The Law of Divorce in Iraq
Article 37 of Personal Status Law (PSL) states that the husband can perform divorce by pronouncing three repudiations such as saying “I divorce you”, or “I divorce my wife”, or “my wife is divorced”. Paragraph 2 of the article considers a three consecutive pronouncement in one session as only one divorce. In other words, the husband may divorce his wife three times on three separate intervals.

A divorce initiated by the husband may be revocable or irrevocable. A revocable divorce will suspend the marriage until three menstrual periods, during which the couple can resume their marital relations. If the three menstrual periods have passed, they can remarry by agreeing to a new marriage contract. The divorce becomes irrevocable if the husband divorces his wife three times on three interval periods. At that time, the wife cannot remarry her husband unless she remarries a second man and get a divorce from him.


Validity of a Divorce Obtained from Iraq
A divorce decree obtained in a foreign jurisdiction is entitled to recognition under the principle of comity, unless the decree offends public policy of the state in whose jurisdiction recognition is sought. The court who issued the foreign divorce judgment must have jurisdiction over the divorce. The courts in the United States will generally accord recognition to the judgments of divorce rendered in a foreign country under the doctrine of comity, which is the equivalent of full faith and credit given by the courts to judgments of a sister state.

Comity means courtesy, respect, or mutual accommodation; in practical terms, it means that each state can decide for itself which foreign country judgment it will recognize and which it won’t. According to this doctrine, a U.S. court has the inherent power to recognize and enforce a foreign judgment of divorce unless there is some defect of jurisdiction shown to be against the public policy of the state. Absent some showing of fraud in the procurement of the foreign country judgment, or that recognition of the judgment would violate a strong public policy of the state, the court may recognize a foreign divorce judgment.

In considering whether public policy of the state is violated, the court should consider the validity of the foreign court’s jurisdiction over the parties and the similarity of the grounds for divorce with those which would be permitted in that state. And, if not, whether the grounds for divorce are repugnant to public policy of the state or not.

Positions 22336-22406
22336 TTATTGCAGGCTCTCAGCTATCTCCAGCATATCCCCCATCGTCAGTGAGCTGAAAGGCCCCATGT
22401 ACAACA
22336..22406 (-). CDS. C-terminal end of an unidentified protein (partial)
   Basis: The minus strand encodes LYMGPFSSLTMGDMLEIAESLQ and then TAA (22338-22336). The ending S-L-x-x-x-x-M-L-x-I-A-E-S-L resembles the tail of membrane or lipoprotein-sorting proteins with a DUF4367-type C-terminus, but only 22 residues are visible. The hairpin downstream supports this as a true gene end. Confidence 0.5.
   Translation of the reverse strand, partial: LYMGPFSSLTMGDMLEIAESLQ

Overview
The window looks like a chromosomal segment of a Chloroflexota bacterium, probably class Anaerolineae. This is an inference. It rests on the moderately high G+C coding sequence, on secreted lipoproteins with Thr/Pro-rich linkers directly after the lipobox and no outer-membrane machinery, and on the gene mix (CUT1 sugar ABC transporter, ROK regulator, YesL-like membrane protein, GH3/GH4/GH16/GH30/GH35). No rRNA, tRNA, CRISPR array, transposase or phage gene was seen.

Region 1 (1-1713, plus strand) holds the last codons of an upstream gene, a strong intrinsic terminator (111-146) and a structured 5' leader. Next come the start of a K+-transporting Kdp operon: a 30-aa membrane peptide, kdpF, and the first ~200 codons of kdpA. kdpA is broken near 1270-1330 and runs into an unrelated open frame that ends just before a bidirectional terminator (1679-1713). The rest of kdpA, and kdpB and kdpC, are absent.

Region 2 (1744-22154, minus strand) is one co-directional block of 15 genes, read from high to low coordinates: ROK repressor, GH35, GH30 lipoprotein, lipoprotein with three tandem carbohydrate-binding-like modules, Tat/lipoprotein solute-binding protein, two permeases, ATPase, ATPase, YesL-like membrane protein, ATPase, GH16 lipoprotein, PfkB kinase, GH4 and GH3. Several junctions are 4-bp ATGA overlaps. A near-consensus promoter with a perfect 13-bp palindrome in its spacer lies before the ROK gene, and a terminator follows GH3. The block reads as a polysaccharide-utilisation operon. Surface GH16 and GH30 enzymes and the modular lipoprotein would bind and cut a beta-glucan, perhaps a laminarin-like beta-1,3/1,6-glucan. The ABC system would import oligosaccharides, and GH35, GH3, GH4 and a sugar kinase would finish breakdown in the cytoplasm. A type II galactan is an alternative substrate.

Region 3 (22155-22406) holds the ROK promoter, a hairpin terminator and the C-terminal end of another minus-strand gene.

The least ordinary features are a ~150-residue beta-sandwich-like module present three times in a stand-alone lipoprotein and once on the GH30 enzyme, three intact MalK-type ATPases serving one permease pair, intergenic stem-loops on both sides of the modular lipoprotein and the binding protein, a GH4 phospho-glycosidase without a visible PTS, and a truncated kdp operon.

As Expert Consultant on Islamic divorce obtained from the Middle East, Central Asia and other Islamic nations, this author has been privileged to have been able to defend clients successfully by submitting legal opinions and affidvits on issues related to Islamic divorce to State and Federal Courts, and to Immigration Boars throughout the United States. Some of these cases have been reported by major U.S. law journals.

Following is a landmark case at New York Supreme Court of Westchester County, in which this author wrote an affidavit on behalf of the client. The honorable court agree with our argument and granted the client recognition of a divorce decree obtained from Abu Dhabi in the United Arab Emirates, including custody of the children, and a mahr of $250,000. You may read the judgment on the following link: http://law.justia.com/cases/new-york/other-courts/2012/2012-ny-slip-op-51875-u.html

DISCLAIMER: While every effort has been made to ensure the accuracy of this publication, it is not intended to provide legal advice as individual situations will differ and should be discussed with an expert and/or lawyer. For specific or legal advice on the information provided and related topics, please contact the author.


Gabriel Sawma is a lawyer with Middle East Background, and a recognized authority on Islamic law or marriage, divorce, and custody of children. Professor of Middle East Constitutional Law and Islamic law. Expert Consultant on Islamic divorce in U.S. Courts and Canada. Admitted to the Lebanese Bar Association. Former Associate Member of the New York Bar Association and the American Bar Association.

Professor Sawma’s experience in Islamic and Middle East laws comes from his study and practice of law in the Middle East.

Prof. Sawma lectured at the American Academy of Matrimonial Lawyers (AAML) in New York State and wrote many affidavits in connection with Islamic divorce to immigration authorities, Federal Courts and State Family Courts throughout the United States. Travelled numerous times to Saudi Arabia and the Arabian Gulf region and other countries in the Middle East, and wrote extensively on Islamic divorce in USA and abroad.

Interviewed by:

Other News Organizations.

Taught Islamic Finance at the University of Liverpool.


Lectured on Islamic Sharia at Fairleigh Dickinson University: 
http://view.fdu.edu/default.aspx?id=7899.


Contact Information

Tel. (609) 915-2237

Or visit our websites at the following links:

For more information on the author, please see this link:

Monday, January 27, 2014

Supreme Court of Westchester County in New York Recognizes a Divorce from Abu Dhabi